The Bottom Line
- Stock market volatility has been muted lately, but that can change quickly, with little warning.
- For investors who want to guard against a sudden downturn, the dilemma is how to do so without sacrificing near-term opportunity.
- Low-volatility strategies built around dividend stocks represent an intriguing solution—because they allow investors to participate in long-term market gains without necessarily penalizing performance.
- Consider the S&P 500 Low Volatility High Dividend Index—composed of the 50 least volatile high dividend stocks in the S&P 500. For the 10 years ending 8/31/17, it generated an average annual total return of 11.72—well above the 7.61% return for S&P 500 itself.1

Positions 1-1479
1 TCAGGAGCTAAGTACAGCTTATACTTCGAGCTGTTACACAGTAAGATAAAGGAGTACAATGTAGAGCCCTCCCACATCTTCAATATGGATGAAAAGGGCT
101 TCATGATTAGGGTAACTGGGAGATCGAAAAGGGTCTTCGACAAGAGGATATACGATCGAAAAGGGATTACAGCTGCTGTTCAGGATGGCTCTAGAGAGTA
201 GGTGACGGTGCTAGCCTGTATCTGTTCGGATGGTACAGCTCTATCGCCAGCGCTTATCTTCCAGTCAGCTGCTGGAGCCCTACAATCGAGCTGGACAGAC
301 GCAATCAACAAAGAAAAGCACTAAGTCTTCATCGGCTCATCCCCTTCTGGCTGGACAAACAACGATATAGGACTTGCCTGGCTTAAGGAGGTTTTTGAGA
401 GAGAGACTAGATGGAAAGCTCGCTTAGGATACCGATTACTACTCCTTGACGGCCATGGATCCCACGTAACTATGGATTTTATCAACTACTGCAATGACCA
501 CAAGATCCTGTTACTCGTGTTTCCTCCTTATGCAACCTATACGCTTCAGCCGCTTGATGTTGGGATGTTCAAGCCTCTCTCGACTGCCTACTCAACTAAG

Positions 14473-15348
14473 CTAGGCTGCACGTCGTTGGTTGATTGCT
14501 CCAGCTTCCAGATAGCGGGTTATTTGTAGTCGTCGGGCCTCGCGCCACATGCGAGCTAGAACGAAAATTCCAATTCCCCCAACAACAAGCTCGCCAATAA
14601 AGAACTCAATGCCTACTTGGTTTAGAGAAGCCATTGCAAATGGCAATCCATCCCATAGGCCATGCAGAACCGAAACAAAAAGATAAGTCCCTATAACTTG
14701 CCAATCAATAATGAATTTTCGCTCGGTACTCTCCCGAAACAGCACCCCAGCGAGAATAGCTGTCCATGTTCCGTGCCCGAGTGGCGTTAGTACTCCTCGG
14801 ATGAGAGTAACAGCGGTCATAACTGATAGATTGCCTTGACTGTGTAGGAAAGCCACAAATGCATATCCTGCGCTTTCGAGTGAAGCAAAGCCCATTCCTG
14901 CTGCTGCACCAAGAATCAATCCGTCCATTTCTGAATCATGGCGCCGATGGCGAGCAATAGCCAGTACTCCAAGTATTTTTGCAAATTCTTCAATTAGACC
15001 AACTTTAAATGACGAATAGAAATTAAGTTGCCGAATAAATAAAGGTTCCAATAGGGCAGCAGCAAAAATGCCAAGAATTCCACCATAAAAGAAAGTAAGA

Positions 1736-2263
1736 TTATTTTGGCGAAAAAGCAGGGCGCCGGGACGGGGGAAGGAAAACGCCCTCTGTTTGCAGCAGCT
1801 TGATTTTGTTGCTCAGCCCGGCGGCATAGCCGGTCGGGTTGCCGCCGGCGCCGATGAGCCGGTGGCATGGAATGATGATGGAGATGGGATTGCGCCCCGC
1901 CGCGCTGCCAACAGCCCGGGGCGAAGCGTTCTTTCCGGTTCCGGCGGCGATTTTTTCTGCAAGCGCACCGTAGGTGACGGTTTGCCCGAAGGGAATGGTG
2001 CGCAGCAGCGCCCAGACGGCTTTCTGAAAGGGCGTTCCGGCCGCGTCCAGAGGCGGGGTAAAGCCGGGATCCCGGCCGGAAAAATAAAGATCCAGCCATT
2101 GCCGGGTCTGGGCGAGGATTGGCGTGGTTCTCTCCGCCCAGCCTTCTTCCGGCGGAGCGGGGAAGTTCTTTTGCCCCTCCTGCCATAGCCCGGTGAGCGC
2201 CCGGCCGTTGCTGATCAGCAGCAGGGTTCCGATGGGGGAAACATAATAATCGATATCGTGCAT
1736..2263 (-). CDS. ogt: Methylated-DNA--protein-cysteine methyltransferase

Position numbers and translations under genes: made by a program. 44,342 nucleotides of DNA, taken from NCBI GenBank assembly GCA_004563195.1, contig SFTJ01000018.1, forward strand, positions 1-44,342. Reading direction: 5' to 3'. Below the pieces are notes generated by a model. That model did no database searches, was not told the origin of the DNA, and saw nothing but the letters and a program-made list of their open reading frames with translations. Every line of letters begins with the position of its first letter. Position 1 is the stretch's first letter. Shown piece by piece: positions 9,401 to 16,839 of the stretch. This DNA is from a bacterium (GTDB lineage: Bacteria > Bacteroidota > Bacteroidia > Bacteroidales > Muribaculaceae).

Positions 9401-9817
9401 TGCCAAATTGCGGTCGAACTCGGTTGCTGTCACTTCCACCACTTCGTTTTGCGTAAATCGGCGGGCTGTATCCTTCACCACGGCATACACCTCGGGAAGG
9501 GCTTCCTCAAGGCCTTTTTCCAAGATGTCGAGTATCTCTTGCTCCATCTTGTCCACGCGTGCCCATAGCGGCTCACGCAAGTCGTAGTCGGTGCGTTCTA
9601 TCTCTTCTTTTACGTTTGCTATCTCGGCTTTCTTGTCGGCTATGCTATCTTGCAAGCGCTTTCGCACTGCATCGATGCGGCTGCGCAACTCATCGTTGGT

- And with a trailing 12-month dividend yield of 4.07% for the S&P 500 Low Volatility High Dividend Index compared with just 1.98% for the S&P500, “a low-vol hi-div” approach could offer a measure of comfort for clients who want income but are concerned about volatility given current valuations and political/policy risks.
- Indeed, Legg Mason’s multi-asset manager QS Investors, which runs several strategies in this area, makes a compelling case that “low-vol/high div” deserves a dedicated allocation in a well-diversified portfolio—because it allows investors to stay ready for volatility, whenever it may come.
1 Source for all data is Bloomberg.